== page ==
Friday, 9 August 2013

Six years of Alpine Dreaming - Forbes Arete on the Aiguille du Chardonnet

My first night ever in Chamonix was a night of classic Alpine thunderstorms. On the transfer in, we saw nothing of the stunning mountains, just an occasional glimpse of the snouts of the glaciers. The weather was so bad that Mr Bernard allowed us to bivvy in his garage rather than have to put up our tents. When we were turfed out at 6am the next day, the first mountain that we saw was the Chardonnet, looking exceptionally wintery! It was truly awe-inspiring, I really wanted to reach it's summit one day! But the sight of it also made me wonder if we had bitten off more than we could chew...

Time moves on and I guess I've gotten used to Alpine walk ins! The wander up to the Albert Premier was no where near as bad as I remembered it being on our Conville Course in 2007, the hut seems nicer too! Getting up at 2am was quite traumatic though, I guess that never gets easier!

Josh and Hannah ahead.
The snow and ice is in really nice condition just now and we romped up it, having two ice axes definitely helped though. For some reason I thought that the snow was the meat of the route and was feeling pretty smug that we had gained the ridge at 6.30am and the summit was so close. Easy day out! Or not.... The ridge is actually quite engaging climbing with a lot of ups and downs interspersed with dubious snow traverses. Generally if you follow the polish your in the right place!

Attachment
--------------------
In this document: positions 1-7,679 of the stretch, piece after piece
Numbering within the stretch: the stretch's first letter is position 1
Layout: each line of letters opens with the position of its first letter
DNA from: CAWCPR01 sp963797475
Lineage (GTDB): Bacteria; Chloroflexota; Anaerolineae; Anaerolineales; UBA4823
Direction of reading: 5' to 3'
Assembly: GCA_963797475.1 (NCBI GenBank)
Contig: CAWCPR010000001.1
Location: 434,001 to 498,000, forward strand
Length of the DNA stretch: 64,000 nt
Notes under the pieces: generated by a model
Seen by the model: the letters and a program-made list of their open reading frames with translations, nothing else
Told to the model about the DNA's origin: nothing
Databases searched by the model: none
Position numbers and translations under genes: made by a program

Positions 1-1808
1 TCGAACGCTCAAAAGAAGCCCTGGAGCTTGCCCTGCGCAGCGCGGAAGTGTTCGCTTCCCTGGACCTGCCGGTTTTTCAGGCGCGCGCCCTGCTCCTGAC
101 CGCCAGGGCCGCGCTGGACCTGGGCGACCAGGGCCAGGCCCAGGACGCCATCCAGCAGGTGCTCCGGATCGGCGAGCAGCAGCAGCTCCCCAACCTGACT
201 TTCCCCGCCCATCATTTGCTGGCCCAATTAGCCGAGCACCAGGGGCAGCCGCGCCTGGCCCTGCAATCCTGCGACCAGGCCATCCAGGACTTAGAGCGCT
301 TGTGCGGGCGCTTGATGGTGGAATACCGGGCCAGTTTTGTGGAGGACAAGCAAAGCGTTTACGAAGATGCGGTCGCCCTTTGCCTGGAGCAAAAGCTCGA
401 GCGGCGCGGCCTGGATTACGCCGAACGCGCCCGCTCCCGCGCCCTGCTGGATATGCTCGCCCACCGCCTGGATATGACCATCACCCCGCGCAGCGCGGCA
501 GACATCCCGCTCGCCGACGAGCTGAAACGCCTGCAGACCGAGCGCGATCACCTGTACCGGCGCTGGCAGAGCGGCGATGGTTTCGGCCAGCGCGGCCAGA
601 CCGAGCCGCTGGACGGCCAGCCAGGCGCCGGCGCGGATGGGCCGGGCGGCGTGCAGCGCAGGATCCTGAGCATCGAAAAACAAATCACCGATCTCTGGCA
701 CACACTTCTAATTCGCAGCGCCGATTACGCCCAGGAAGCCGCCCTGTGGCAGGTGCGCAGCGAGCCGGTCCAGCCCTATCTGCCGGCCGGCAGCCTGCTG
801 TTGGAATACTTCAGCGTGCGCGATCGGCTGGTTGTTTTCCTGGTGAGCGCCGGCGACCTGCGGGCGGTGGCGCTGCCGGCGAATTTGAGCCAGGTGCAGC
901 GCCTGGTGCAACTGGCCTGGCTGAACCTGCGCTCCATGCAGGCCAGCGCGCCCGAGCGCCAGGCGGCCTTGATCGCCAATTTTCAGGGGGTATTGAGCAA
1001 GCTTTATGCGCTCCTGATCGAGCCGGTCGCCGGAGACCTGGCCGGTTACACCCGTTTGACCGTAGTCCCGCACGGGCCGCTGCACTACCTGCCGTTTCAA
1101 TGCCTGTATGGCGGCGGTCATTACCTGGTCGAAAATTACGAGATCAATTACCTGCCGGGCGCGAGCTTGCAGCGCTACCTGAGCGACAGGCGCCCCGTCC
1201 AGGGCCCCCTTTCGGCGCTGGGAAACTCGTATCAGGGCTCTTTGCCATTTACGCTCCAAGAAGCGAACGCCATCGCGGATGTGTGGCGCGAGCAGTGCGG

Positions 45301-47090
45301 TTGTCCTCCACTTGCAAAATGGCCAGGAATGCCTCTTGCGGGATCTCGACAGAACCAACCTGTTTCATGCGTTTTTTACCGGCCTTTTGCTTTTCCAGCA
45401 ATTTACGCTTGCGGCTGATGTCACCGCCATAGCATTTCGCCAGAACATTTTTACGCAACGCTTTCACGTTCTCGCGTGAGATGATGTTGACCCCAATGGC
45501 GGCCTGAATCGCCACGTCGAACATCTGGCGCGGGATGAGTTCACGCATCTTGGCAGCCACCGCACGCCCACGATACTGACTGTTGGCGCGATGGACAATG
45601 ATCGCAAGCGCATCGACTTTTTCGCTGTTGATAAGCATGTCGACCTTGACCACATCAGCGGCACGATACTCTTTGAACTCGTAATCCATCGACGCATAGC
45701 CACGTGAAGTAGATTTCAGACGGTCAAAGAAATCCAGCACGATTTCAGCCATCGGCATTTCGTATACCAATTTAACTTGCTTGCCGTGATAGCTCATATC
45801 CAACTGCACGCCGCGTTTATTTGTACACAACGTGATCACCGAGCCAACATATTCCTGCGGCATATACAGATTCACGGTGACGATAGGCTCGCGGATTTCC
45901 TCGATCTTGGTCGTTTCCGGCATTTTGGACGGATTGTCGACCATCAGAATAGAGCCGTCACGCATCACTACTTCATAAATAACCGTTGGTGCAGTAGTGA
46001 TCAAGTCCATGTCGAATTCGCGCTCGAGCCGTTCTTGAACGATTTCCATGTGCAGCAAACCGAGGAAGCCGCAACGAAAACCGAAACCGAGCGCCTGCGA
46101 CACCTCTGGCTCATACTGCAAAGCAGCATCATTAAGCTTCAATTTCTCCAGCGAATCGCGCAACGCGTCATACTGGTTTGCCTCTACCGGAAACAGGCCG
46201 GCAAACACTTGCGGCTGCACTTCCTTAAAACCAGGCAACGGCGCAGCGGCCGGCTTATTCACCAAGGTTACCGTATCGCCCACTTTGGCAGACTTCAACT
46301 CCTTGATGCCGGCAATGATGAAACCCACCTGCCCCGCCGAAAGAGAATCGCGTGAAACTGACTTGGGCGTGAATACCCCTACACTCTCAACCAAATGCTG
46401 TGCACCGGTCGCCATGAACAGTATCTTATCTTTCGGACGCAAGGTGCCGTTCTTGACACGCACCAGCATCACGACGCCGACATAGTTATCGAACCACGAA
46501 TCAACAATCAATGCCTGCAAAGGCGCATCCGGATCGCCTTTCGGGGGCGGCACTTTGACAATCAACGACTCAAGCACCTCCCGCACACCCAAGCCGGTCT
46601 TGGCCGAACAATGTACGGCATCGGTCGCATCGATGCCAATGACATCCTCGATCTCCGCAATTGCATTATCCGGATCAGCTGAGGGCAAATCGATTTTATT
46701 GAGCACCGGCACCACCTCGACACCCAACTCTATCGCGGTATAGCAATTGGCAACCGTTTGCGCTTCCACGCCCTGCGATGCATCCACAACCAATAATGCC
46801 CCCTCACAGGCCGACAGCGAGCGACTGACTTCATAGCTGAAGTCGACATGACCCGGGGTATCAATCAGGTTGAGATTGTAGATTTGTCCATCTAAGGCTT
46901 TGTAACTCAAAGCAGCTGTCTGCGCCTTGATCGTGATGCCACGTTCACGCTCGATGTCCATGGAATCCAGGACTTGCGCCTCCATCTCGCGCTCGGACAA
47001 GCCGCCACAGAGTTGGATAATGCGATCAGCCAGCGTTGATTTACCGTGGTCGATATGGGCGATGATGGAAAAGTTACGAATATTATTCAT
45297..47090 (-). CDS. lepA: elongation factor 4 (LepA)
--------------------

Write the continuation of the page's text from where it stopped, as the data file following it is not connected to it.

Good snow conditions before the sun hits the slopes
Trine on the summit, AT LAST!
The descent surprised me as it wasn't anywhere near as epic as I thought it was going to be! Although luckily Hannah and Josh found the abseils and we could just follow them, I don't know how quickly we would have found them ourselves. The snow slopes beyond were a bit sketchy, having been in the sun for a while they were rapidly resembling a slush puppy. All the large crevasses and rimayes seem fairly avoidable just now at least.

My main problem on the descent was that I was wearing a pair of G20s, which kept balling up extremely badly! I would know the snow off on the first step, take a second, faceplant on the third. After a couple of hundred metres Trine wisely suggested that I take them off completely. Life got significantly easier, although jumping crevasses crampon-less was a bit scary. At least now I know not to take them to the Tien Shan with me!

Safely down! I gave up wearing crampons about half-way down the central snowslope....